Lindsey Bourdakis spent the 21st anniversary of her older brother’s death in a Santa Barbara courtroom listening to his killer petition for release from a court-mandated supervision program.
On Feb. 23, 2001, David Attias drove his car into a crowd of pedestrians on an Isla Vista street and struck five people, killing Nick Bourdakis, Chris Divis, Elie Israel and Ruth Levy, and critically injuring Bert Levy.
A jury found Attias guilty of murder and then not guilty by reason of insanity.
Attias, 39, petitioned the court for restoration of sanity and unconditional release from his Department of State Hospitals community-supervision program.
Superior Court Judge Thomas Adams listened to testimony during the past two weeks and denied the petition in a ruling issued Monday.
Bourdakis attended all six days of the recent hearings in person, while her parents and some other victims’ parents later joined to watch parts of the proceedings over Zoom. She said she thought it was important to attend in person to represent the victims and their families.
“I don’t want his crime to be forgotten in the midst of all this mental health discussion, because that’s what brought us here,” she told Noozhawk.
Her family’s been following the Attias criminal court case for two decades now: the trial, then his 2012 release from the state psychiatric hospital, and now the petition for unconditional release.
“It’s constant pain for our family, but I feel like (Attias) is gradually taking steps to just move on with his life,” she said.
Her parents attended the criminal trial in 2002 — she was still in high school — and this time she’s the one who drove down from the Bay Area to attend Attias’ hearing.
Bourdakis remembers when someone from the Sheriff’s Department banged on the door of their East Bay home the morning after the killings to tell them what happened to Nick.
“I was still in my room and I just heard my dad scream,” she told Noozhawk.
It was a blur after that, she said — flying down to Santa Barbara County to meet UCSB Chancellor Henry Yang and his wife, Dilling Yang, attending a community vigil on Sabado Tarde Road, and seeing her picture on the front page of the newspaper.
It didn’t feel real at the time, she said.
“Everyone was so kind and supportive and wonderful,” she said. “I just wasn’t expecting that, and it was just … of everything that happened, that was one nice thing. People were just so kind.”
Bourdakis and her older brother, Nick, were nearly three years apart in age. In 2001, Lindsey was a junior in high school and Nick was in his sophomore year at UCSB.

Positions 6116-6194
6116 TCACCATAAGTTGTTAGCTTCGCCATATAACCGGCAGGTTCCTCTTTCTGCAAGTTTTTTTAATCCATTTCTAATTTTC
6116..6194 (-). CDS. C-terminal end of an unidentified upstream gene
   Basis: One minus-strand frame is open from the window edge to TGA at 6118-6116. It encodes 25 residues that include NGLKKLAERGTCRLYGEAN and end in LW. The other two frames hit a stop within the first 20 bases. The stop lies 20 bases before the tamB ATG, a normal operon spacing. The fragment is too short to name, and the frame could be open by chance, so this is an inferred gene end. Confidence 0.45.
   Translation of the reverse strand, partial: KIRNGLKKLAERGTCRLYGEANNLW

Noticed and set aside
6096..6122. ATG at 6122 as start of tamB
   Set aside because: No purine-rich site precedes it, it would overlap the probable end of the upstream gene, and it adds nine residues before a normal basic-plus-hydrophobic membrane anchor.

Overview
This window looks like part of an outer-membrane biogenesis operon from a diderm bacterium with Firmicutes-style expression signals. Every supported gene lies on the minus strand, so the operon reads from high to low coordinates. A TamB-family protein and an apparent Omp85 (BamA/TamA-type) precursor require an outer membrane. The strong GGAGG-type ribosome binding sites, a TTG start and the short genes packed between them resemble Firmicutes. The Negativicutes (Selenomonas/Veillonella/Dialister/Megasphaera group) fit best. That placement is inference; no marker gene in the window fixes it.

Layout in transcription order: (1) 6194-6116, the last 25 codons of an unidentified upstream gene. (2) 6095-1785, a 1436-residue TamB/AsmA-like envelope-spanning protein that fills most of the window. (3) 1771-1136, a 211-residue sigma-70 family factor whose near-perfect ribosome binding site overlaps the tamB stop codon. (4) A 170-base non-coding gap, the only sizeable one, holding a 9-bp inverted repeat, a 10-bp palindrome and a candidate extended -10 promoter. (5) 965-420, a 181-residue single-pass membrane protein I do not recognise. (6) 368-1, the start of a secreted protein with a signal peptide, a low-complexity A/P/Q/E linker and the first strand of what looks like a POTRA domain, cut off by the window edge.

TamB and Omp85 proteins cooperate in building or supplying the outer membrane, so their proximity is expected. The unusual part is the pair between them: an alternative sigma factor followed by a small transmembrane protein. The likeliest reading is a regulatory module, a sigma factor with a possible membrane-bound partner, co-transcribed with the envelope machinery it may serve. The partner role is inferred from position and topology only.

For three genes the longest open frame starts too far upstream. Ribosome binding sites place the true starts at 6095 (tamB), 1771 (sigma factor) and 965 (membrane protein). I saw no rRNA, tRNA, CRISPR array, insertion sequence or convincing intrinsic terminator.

“We had gotten so close right before he went away to school,” Bourdakis said about her older brother. “I was proud at high school to be like, yeah, that’s my brother, because he was funny, he had friends, he wasn’t a troublemaker.
“He was cool — he got his pilot’s license before he got his driver’s license.”
Nick’s best friend from elementary school also wound up at UCSB, and “they were like brothers reunited” and got an apartment together in Isla Vista their sophomore year, Bourdakis said.
“He was having so much fun here; he loved Santa Barbara,” she said.
“I remember the last day I talked to him a few days before it happened and it was cool, we were just shooting the shit and catching up as friends, and he was talking about possibly changing his major,” Bourdakis said. “It was an exciting time.”
Following the Criminal Case
During the rest of Bourdakis’ junior and senior years of high school, her parents were in Santa Barbara a lot for Attias’ trial. They came home to the Bay Area the day the criminal trial verdict was read, because it was the same day as Lindsey’s high school graduation party, she said.
“My mom screamed in happiness at the guilty verdicts,” she said.
After the sanity trial a few weeks later, “her bubble was popped.”
That’s where the same jury found Attias not guilty by reason of insanity, and he was sent to a state psychiatric hospital.
Attias was released from the hospital into the conditional-release program in 2012, and recently petitioned the court for unconditional release.
“I think some part of me thought that at some point there might be an apology,” Bourdakis said. “He’s never once reached out to apologize. He never said anything at the last trial.”
When asked about remorse on the stand in court last week, Attias said his program conditions prohibit him from reaching out to the victims’ families. He also said there was nothing he could say that would change anything.
His program therapist said if he wanted to reach out to them, they would help find a way where the victims’ families and Attias would be comfortable with that exchange.
“When he verbalizes that, we would have that discussion,” she said during her testimony.
During his testimony last week, Attias took responsibility for killing all five people, including Bert Levy, who died in 2016, reportedly because of his injuries.
Attorneys made closing arguments on Thursday and Adams released a written ruling on Monday.
Adams denied Attias’ petition for restoration of sanity and said the court “applauds the restorative strides that Mr. Attias has made” as well as his personal development. But he added that Attias has not reached CONREP’s highest level of support — with the fewest restrictions and supervision.
“It is the opinion of the court that Mr. Attias should continue with this treatment/support program at CONREP without prejudice to his seeking his release to the restoration of sanity at a date sometime in the future,” Adams wrote in his ruling.
Bourdakis said her family is thankful for all of the hard work that Deputy District Attorney Maggie Charles and the District Attorney’s Office did for the hearing.
— Noozhawk managing editor Giana Magnoli can be reached at email@example.com. Follow Noozhawk on Twitter: @noozhawk, @NoozhawkNews and @NoozhawkBiz. Connect with Noozhawk on Facebook.